It’s been a while since I recommended a DVD of the week, and it’s time damn it! The first is a quirky little comedy that I love so much, I demand you watch it. It nicely sums up the contradictory lives we live managing accumulating wealth and the guilt we feel because of it. It also touches on infidelity without “real reason” and insecurities despite age. I think Please Give uses a very simple, clean plot to tell a very clever and funny story. And Catherine Keenan just keeps getting better. Must watch.
I know this film did not receive very good reviews but I watched it two days ago and laughed so much I had to take a break from my Oporto meal. That never happens. Road trip films are predictable so the quality of the film relies solely on the acting chops of the protagonists and Robert Downey Jr and Zach Galifianakis make a really great dysfunctional pair. Brush off the hoity toity reviews. This is funny.
I never knew I was maternal until I saw Soap. Be warned readers, this production brings out the mother in you. You’ll gasp, cover your mouth and wished the performers would just wear a helmet for god’s sake! Hanging off aerial straps, tip toeing on the ledge of a wet bathtub, a pair of very mesmerising legs, an operatic diva with cougar-like tendencies and a cheeky trick the audience won’t see coming, Soap is a visually stunning performance of new circus, comedy and dance on a water-soaked stage. Add one portion water to seven artists performing to the music of Mika, Sia, The Doors, Nina Simone, Gnarls Barkley, Screamin’ Jay Hawkins, Curtis Mayfield, Goldfrapp amongst others and watch as they grow into a bathroom spectacular. Even though the performers lack the dexterity of better known circus acts like Cirque du Soleil, there is no denying the pure novelty of this production. A rough start with a few synchronisation problems did not stop the riotous opening night audience from whistling and shouting ecstatically in German. (Soap is a German production making its Australian debut after a quick stopover at the 2010 Edinburgh Fringe Festival). Like a modern family, the amalgamation of talents worked like a mismatched charm. This is liquid gold! Speaking of which, I recommend a visit to the toilet before the show starts.
Until Jan 23, Drama Theatre, Sydney Opera House, $44-55, 9250 7777, sydneyoperahouse.com
Blue Valentine was born as a script 11 years ago to director and co-writer Derek Cianfrance. It was shot in a mere 30 days. Its story is told through two memories. One that transpired over a few months in a couple’s (Ryan Gosling and Michelle Williams) past when they meet and the other over 24 hours in the present where they’d possibly part. In its 112 minutes of running time, Blue Valentine dances between being seeped in a grainy, sepia-toned tale of young love and then pulled out of drowning water to be cast under the fluorescent light of a certain future room, where the built-up blemishes of a 6-year-old relationship lay bare naked for all to see.
Cianfrance claims that this film was based on his childhood fear of his parents breaking up. And in 11 years and 30 days with the help of two extremely talented actors, Cianfrance has found the poetry behind irreconcilable differences. He’s transformed the predictable of a present-day divorce into a tragic heartbreak you deny to have seen coming. I am not saying this film will start or end in divorce but the “will they or won’t they” tension is played to subtle perfection by Williams and Gosling, both nominated recently for next year’s Golden Globes in the best actress and actor categories. This is not a purposely manufactured tragedy (à la Notebook or P.S. I Love You), it is what it is – beautiful memories of a relationship in its natural state of decay.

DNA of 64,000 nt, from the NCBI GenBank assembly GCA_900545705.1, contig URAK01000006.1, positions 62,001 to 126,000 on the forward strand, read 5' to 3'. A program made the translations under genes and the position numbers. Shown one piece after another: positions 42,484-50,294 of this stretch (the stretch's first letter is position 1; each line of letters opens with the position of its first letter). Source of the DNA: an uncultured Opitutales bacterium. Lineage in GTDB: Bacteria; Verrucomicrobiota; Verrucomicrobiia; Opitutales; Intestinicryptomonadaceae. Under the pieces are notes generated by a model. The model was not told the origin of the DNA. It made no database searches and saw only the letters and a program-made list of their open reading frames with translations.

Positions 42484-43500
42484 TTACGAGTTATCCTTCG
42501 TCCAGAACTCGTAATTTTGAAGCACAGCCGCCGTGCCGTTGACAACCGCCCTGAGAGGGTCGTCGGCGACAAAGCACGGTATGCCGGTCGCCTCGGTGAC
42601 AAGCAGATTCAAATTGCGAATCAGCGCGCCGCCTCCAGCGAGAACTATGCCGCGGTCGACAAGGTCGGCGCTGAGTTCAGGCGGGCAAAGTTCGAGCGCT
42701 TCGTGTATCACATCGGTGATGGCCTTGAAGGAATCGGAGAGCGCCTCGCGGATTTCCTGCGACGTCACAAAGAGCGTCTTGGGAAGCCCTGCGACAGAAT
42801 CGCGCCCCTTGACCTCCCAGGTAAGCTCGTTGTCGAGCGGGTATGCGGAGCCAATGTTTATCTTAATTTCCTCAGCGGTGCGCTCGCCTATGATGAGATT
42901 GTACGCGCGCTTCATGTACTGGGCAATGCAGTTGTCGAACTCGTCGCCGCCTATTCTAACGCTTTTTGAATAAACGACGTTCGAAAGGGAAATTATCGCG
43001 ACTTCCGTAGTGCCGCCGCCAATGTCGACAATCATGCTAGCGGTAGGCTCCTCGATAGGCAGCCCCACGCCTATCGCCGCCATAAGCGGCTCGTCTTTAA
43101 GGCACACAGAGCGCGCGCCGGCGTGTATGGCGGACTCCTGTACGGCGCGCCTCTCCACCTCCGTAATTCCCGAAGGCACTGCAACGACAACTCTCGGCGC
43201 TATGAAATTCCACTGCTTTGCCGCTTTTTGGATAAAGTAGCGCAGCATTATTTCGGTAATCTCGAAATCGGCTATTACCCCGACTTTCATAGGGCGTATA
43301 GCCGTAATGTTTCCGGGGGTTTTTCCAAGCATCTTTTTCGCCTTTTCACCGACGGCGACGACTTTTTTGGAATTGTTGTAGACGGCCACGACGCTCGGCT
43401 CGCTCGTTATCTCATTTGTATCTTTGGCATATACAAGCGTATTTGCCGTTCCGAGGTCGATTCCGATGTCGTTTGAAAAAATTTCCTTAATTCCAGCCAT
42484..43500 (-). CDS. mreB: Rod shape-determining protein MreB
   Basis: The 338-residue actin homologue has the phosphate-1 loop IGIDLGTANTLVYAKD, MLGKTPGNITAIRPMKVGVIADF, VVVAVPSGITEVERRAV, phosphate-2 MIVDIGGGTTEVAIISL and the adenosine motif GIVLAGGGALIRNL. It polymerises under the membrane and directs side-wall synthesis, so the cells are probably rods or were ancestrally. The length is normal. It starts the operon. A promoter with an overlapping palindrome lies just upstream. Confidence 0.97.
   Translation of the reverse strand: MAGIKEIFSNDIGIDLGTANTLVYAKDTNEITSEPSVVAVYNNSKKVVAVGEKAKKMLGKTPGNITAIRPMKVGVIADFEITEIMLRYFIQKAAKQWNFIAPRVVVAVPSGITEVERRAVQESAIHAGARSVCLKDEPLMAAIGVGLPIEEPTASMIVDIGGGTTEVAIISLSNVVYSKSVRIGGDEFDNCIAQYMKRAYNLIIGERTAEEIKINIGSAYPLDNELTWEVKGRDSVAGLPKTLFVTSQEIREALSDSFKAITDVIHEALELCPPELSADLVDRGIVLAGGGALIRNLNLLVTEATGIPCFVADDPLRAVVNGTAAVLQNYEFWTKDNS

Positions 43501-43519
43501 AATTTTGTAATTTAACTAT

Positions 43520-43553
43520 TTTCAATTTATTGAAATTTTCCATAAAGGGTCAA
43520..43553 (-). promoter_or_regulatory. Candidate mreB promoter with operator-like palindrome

Boxing Day Release.
Awkward is the new black, if black is still the new black. From Kristen Stewart’s tomboyish stiffness to Michael Cera’s adorable gawkiness, awkward seems to translate well in the box office. And Greta Gerwig and Ben Stiller do their own brand of awkward to a tee in Greenberg. Click here to read my full review.
COMEDY: MEN WHO STARE AT GOATS
“Walking through walls, using sparkly eyes technique to confuse your enemy and killing goats by simply starring at them are just some of the psychic weapons used by the U.S. Military’s New Earth Army. Sounds kooky?” Click here to read on…
TV SERIES: LOVE MY WAY
Ok, so I know I’m coming into this late and most Australians would have seen Love My Way. If you haven’t, do it! I’m moving towards the end of season one and my partner and I love it. So far, I’ve done the laughing and crying but mostly it’s just cool to see where some of the biggest Aussie stars started out.
P.S. I’m sorry but I just don’t get Sam Worthington.
Sorry guys, couldn’t find a trailer. This is part of episode one.
Often I find myself asking when exactly that pattern in popular culture emerged. You know the pattern where single women in expensive heels who have dedicated all their time to building successful careers that they lack basic life skills or common sense. And more often than not, I find that these women only find true love when they start letting go of their materialistic obsessions and doing something totally normal like milking a cow on a farm. Incidentally, men who are closer to nature make the best life partners.
While this pattern is popularised to a revolting extent in Hollywood and reality television, on stage, Naked had redeemed itself mainly because of its brilliant cast (Jo Thomas and Sam Clark) and the dark reminder that our drinking culture is not a pattern but a reality. This was of course cleverly softened by a glorious pink set design and musician James Dobinson’s sarcastic arched eyebrow and a half smile as he belted out tunes from Pink, Lady Gaga and The Killers in response to protagonist Jezebel’s single lady dilemmas. Besides a small wardrobe glitch that Jo handled with poise, opening night of Naked went splendidly well and proved to be thoroughly entertaining. Note to self: don’t over think it.
Until 28 Nov. Darlinghurst Theatre, 19 Greenknowe Ave, Potts Point. $27-$32. 8356 9987, darlinghursttheatre.com